When Artificial Intelligence (AI) as we know it burst onto the market in the early 2000s, it seemed as though the possibilities for this new technology were limitless. From chess-playing computers to self-driving cars, AI has opened up a world of opportunity for those in the tech space. Automation has negated the need for basic tasks to be completed by a human, often increasing efficiency, reducing costs and saving time that could be invested in other business functions.
Soon we will be seeing (working) self-driving cars, robot handlers serving you food and AI recruiters finding you jobs...
Well, hopefully not the last one.
Within the cyber security industry, AI developers are optimistic that the technology can enhance defensive systems and reduce the margin for human error. As global cyber-attacks increase in sophistication and magnitude, many businesses see this as the perfect solution to combat cyber criminals.
It is undeniable that there are major benefits to adopting AI into business processes, yet very little is written about the downsides of using this technology. Whilst the greatest strength of AI is the computers themselves, in many ways this could also be seen as its greatest weakness. At the core, AI technology means computers that have learnt to perform human-like tasks; but try as you might, you cannot truly teach a computer to be human.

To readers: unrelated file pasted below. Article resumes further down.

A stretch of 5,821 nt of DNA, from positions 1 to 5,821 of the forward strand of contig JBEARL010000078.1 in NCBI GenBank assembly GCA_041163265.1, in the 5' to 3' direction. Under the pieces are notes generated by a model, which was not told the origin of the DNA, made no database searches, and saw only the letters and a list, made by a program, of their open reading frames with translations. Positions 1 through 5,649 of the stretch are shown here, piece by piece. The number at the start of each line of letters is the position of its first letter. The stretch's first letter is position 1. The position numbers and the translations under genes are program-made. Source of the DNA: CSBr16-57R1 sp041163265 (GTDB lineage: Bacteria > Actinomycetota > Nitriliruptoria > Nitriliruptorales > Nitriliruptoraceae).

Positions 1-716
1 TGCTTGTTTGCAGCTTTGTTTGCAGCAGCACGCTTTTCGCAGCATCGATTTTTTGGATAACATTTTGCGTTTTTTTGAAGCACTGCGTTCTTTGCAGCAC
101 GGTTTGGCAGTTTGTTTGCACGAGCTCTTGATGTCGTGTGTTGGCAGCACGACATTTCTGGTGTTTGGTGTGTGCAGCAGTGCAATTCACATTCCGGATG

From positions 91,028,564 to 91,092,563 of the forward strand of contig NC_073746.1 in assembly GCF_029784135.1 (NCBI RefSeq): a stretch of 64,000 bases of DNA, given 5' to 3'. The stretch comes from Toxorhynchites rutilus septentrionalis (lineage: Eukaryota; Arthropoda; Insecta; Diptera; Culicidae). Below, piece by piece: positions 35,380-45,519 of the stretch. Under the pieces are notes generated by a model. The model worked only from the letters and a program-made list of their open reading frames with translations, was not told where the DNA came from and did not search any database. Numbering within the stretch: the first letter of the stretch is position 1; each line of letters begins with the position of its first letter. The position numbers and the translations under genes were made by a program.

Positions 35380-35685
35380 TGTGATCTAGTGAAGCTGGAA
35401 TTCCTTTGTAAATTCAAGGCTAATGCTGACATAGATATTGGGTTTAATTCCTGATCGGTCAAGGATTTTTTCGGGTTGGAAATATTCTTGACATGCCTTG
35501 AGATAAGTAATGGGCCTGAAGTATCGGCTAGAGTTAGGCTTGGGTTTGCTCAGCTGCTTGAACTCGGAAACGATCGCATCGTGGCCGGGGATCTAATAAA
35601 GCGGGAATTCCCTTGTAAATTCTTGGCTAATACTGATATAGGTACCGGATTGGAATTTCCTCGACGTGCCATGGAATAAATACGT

Why should we be worried?
While proponents of AI claim that it can identify and mitigate cyber-attacks faster and more effectively than humans, the reality is that AI is not error-free.
OpenAI CEO Sam Altman believes artificial intelligence has incredible upside for society, but he also worries about how bad or lazy users will handle the technology.
Look at Amazon’s attempt a few years ago to revolutionize recruitment with an AI tool. Amazon’s system taught itself that male candidates were preferable…and we know where this is going! The gender gap in cyber security is already a key issue in the sector, we don’t need bots making it worse.
So, what are the actual downsides?
Firstly, AI relies on large amounts of data to learn and make decisions, and this data can be biased or incomplete, leading to inaccurate predictions and false positives. This can result in security teams wasting valuable time chasing down non-existent threats or missing real attacks that the AI failed to detect.
Secondly, AI systems can be manipulated by cyber criminals who use adversarial attacks to fool it into thinking an attack is benign, or to misclassify the type of threat. This can enable attackers to bypass security measures and gain access to sensitive data or systems, completely undetected.
AI can also create a false sense of security for organizations, leading them to rely too heavily on the technology and neglect other critical security measures, such as employee training, strong passwords and multi-factor authentication.
While AI has potential benefits in cyber security, it should not be viewed as an all-encompassing solution. Organizations should instead adopt a holistic approach to security that incorporates multiple layers of protection and human expertise to ensure the safety of their systems and data.